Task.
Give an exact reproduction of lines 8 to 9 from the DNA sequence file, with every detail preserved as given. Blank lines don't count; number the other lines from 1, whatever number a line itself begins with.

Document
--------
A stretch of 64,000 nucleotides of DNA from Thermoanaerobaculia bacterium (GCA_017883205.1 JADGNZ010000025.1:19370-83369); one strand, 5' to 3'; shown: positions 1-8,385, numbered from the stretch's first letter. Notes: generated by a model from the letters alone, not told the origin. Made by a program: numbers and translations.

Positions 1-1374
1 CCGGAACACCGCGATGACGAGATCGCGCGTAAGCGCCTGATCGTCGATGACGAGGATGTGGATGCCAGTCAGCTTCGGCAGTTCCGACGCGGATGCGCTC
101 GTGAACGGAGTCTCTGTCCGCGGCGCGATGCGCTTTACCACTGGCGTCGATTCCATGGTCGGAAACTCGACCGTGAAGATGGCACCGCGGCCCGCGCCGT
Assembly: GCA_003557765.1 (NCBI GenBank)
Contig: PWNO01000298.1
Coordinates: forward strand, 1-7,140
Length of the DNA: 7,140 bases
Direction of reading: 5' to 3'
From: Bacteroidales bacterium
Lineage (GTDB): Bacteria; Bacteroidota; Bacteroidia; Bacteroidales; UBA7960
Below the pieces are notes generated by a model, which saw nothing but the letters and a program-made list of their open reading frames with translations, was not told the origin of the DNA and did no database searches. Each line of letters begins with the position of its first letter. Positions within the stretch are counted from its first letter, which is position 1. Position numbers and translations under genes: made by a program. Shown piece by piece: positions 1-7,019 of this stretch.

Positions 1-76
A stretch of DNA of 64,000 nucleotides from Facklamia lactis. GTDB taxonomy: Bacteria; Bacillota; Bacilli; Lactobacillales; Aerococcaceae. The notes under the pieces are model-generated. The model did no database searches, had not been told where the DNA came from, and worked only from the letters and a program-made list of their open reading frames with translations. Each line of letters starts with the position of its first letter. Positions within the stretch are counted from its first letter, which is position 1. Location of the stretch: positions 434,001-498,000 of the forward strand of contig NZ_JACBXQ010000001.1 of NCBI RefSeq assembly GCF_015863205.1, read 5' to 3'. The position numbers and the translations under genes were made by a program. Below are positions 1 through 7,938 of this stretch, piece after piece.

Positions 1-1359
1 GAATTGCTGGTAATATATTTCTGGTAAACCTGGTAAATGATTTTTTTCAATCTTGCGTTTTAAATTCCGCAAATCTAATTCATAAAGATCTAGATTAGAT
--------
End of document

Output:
Length of the DNA: 7,140 bases
Direction of reading: 5' to 3'